The Day – Norwich kicks off the two-day June 19 celebration on Friday


Norwich – Friday’s June 19 ceremony mixed a mix of celebrations, national and local history lessons and serious elements, with speakers pledging to keep learning and trying to improve the country.

About 50 people of mixed races and ages gathered in David Ruggles Freedom Court outside City Hall on Friday morning to honor the Norwich resident who designed the national flag on June 19, to raise the flag and recognize recent works of art created by the fledgling Norwich Street Art Collective. The group showcased an 8-foot-tall three-panel structure, titled “Past, Present and Future,” depicting African-American experiences in the United States and beyond.

Erica Brannen, a member of the collective, pointed out that the “future” panel has a blackboard at the base, where children can draw their own pictures of their goals for the future. The structure was painted in recent days at the Sikh Art Gallery in Norwich. Brannen said the group hopes to find a location in Norwich to display the tower.

Ben Haith, who is black and 79 years old – “the same age as the President of the United States”, he reminds people – moved to Norwich in 2008. He was born in Stamford and lived in New York, Boston and elsewhere over the years; he is an army veteran and used to work in marketing, but is now retired. In Boston, he became active on the civil rights scene and realized that there was no flag to symbolize Juneteenth, the now state and national holiday marking the anniversary of June 19, 1865, when the last enslaved blacks in Galveston, Texas were told they were free.

Haith created the flag, a blue upper horizontal bar, a red lower bar, a white five-pointed star in the center surrounded by a jagged white circle. The flag first flew in Boston in 2000 and quickly became the national flag for Juneteenth.

Haith received the Daniel D. Jenkins II Memorial Award and a city proclamation on Friday for his work to have June 19 recognized as a national holiday and for the creation of the flag. Haith said he was honored to receive the award named after a noted police officer and community activist from Black Norwich. Haith said he has worked extensively with Boston police to try to reduce violence and crime at all levels.

As America grapples with systemic racism, Haith said Friday the nation must also recognize its “systemic criminal history,” which he says goes back to slavery as a criminal act. Violence flourished in the so-called Wild West, he said, and in organized crime, and it still flourishes today in domestic violence, youth street gangs and the growing number of mass shootings. mass.

“How did we get here?” Haith said. “How can people think about walking into a grocery store and getting shot and killed and how does that not only affect the community and the country, it affects the image of the country.”

Haith thanked Jenkins’ family members in attendance and expressed his support for the police who face “a tough job with the violence in this country.”

Ceremony host Lashawn Cunningham, president of the NAACP Juneteenth Committee, began Friday’s ceremony by urging schools to teach African American history as part of the regular curriculum beginning in lower grades. She said that for African Americans, slavery only goes back four or five generations.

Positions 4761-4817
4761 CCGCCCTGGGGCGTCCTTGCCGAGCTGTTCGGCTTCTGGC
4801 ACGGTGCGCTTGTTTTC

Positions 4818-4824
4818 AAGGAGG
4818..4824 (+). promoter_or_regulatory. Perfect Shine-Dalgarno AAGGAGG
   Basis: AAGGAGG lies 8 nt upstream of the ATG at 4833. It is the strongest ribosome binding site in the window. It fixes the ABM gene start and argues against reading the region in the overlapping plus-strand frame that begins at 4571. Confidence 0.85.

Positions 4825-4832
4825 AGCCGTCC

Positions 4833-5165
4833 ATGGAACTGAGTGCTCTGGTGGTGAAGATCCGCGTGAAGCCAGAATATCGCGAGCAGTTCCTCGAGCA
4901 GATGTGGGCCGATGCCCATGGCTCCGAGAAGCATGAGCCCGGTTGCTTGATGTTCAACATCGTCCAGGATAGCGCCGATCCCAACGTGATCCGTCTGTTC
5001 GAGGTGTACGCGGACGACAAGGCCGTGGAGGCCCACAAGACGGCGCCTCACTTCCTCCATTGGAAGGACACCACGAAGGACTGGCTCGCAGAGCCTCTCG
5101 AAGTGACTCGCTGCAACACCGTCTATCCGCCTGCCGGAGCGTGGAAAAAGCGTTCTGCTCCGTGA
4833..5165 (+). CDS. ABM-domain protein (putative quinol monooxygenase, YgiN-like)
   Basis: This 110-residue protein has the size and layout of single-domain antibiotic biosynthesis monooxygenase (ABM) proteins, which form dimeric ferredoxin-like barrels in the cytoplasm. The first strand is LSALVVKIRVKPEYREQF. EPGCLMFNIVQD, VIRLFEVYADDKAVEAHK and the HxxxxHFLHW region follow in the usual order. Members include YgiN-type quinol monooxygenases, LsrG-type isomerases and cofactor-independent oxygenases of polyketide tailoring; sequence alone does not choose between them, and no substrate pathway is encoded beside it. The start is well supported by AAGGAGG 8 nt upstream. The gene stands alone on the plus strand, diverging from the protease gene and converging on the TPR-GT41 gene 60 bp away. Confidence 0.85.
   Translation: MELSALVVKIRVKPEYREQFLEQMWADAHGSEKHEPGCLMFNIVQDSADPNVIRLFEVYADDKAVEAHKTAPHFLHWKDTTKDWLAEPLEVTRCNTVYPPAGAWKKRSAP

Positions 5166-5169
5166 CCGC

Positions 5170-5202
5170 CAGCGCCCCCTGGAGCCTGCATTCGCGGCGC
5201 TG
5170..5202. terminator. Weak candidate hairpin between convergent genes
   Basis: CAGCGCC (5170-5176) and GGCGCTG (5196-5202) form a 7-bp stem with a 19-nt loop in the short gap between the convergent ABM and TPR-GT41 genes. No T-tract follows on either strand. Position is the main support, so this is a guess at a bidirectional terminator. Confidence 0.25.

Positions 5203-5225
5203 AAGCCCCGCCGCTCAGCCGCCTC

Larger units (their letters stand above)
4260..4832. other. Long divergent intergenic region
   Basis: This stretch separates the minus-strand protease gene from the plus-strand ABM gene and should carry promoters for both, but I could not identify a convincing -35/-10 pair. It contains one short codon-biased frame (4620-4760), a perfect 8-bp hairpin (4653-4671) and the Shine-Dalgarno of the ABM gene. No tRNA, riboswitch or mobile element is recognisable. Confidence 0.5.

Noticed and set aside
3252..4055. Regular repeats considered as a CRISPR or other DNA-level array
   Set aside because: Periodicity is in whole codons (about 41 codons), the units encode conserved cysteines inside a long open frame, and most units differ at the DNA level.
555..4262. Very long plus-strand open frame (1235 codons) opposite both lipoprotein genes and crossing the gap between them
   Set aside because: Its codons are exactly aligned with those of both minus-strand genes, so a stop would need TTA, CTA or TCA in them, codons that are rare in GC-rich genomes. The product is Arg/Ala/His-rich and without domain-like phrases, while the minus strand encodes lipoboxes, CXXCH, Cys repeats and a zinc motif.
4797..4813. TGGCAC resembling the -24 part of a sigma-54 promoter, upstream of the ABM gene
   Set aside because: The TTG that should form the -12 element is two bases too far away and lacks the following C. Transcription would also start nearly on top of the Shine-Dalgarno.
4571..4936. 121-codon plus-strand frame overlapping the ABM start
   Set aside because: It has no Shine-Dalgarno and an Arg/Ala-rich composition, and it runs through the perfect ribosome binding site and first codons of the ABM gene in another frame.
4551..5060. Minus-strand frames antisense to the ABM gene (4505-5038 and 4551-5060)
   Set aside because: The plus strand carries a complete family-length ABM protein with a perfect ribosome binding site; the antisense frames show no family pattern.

“It’s a joyful celebration,” Cunningham said, “But I have to say that with our education system, I stand before you as a young leader in this community, not asking but demanding that African history American with American History be taught in our schools, not when you get to high school, not as an elective, like it was for me when I got to high school and had to choose whether I wanted or no do it, but it starts in primary school and you learn it.

Friday’s ceremony kicked off a two-day celebration of Juneteenth in Norwich. Events continue on Saturday with the 11 a.m. unveiling of the giant mural on the Broadway side wall of Castle Church at 4 Broadway, the first step in a plan to create Jubilee Park at the base of the mural. The artwork depicts James L. Smith, who escaped slavery in Virginia in 1838 and settled in Norwich as a successful businessman and author, and Sarah Harris Fayerweather, a 19th century abolitionist and activist civil rights in Norwich.

On Friday evening, the first Juneteenth Heroes and Sheroes awards were presented to Castle Church pastor Adam Bowles, local businessman Ashon Avent, Norwich Street Art Collective member Brannen, Janelle Posey-Green of DHW Athletics and to Tiara Waters, who organized an exhibition of Black-owned companies in February.

A Juneteenth Festival will take place from 2 p.m. to 6 p.m. Saturday in the car park behind 241 Main St., co-sponsored by Global City Norwich.

At Friday’s ceremony, Pastor Bowles of Castle Church recounted highlights of a journey of five church members to retrace the path taken by Smith and two companions in 1838, fleeing the Virginia Plantation on foot and by boat to reach Philadelphia. Bowles read passages from Smith’s autobiography and said the group even discovered an old dirt road through the woods which Smith had likely walked on during his journey.

“You can learn a lot from walking in someone else’s shoes,” Bowles said. “You can learn when you listen and when you empathize, when you care about someone else’s dream and not just your own.”

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